What is Adjusted Gross Income?

adjusted gross income

When reviewing your return, you may have noticed a discrepancy between your total income and adjusted gross income (AGI). The AGI on your return is the total income minus specific deductions. Therefore, your AGI will never be higher than your total income; however, it may be lower. It is worth understanding your AGI because it’s what the IRS uses to calculate any credits and deductions you are eligible to claim. Ultimately, these deductions are used to calculate your taxable income. Continue reading for a breakdown of Adjusted Gross Income and how it impacts your return.    

What is gross income?  

Gross income is the amount you earn before withholding money for taxes, IRAs, and other accounts and deductions. Gross income can include wages, capital gains, dividends and interest, royalties, and retirement income.  

What is adjusted gross income (AGI)?  

Your adjusted gross income (AGI) is the dollar amount used to calculate your tax bill. To find your AGI, start with your gross income and then apply your tax deductions. You can expect your AGI to be less than your gross income. You don’t have to pay taxes on all your earned income. Your AGI will show you how much of your income is taxable.    

What deductions are used to find my AGI?  

Some of the deductions that are included in calculating your AGI are:  

  • IRAs and other retirement contributions  
  • Medical expenses  
  • Healthcare savings account deductions  
  • Alimony  
  • Half of the self-employment tax  
  • Student loan interest 
  • Jury duty pay to a filer’s employer  
  • Losses from the sale or exchange of property  

What deductions depend on my AGI?  

Some deductions use your AGI to calculate how much you can take. They might be limited by your AGI. This applies to many itemized deductions. The following deductions are affected by your AGI.  

How do I calculate my AGI?  

Of course, TaxSlayer automatically takes care of this calculation for you. However, understanding how your AGI is figured is fairly straightforward.  

Adjusted Gross Income =  

Total Income (Line 9 of Form 1040) – Total Adjustments (Line 10 of Form 1040) 

When e-filing, the IRS requires you to validate your tax return by including your prior year AGI or your prior year self-selected PIN.  

If you are a first-time filer over the age of 16, enter zero for your AGI. If you need to calculate your AGI before you e-file, take your gross income and deduct any above the line deductions you qualify for.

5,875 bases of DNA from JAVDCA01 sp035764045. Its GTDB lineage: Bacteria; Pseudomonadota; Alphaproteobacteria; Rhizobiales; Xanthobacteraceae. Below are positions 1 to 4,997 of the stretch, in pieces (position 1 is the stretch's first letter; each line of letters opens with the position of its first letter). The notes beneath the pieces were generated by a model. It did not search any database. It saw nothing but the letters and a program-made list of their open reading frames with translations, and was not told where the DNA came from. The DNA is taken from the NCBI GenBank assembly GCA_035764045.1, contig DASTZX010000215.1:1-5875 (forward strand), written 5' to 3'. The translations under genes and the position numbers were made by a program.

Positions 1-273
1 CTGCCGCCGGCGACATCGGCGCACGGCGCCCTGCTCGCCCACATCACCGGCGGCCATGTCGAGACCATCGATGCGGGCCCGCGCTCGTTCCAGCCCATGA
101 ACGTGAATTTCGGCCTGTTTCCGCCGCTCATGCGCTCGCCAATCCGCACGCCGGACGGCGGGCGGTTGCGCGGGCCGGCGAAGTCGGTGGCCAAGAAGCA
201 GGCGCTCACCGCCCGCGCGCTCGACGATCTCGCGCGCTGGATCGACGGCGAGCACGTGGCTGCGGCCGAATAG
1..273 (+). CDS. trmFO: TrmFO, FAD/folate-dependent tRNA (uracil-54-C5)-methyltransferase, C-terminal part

Where can I find my AGI from previous years? 

You will find your AGI on line 11 of Form 1040 or 1040-SR. 

If you filed with TaxSlayer last year, we will have your prior year return available for you to access. It will show your AGI from last year.  

What if I don’t have my prior year return?  

If you do not have a copy of last year’s tax return: 

  • Use the Get Transcript Online tool to view your AGI. Select the Tax Return Transcript and fill out the “Adjusted Gross Income” line. To do this online you have to pass the Secure Access verification process. 
  • Or use Get Transcript by Mail or call 800-908-9946 to request a Return Transcript. Allow 5 to 10 days for delivery. 

What is a PIN and why do I need it? 

A PIN is an identification number that acts as your online signature when you e-file your state and federal taxes. The PIN is used on the signature page of the income tax return during the e-filing process.   

When e-filing, enter your Current Year PIN, a five-digit number you make up during the final stages of tax prep, on the signature page. Keep this number in a safe place because you will need it for next year.  

Then enter either your last year’s Adjusted Gross Income (AGI) from your federal taxes OR your last year’s PIN number to verify your prior year information.  

Your Prior Year PIN is the PIN you used while filing last year’s income tax return.  

What if I don’t remember my PIN and I don’t have access to last year’s AGI?  

If you don’t have either of these pieces of information, request your prior year PIN from who you filed your taxes with last year. If you are required to make a new PIN, enter it in the box that says Prior Year PIN. Make sure to check the box that says Alternate PIN. Make sure the numbers are correct before continuing. 

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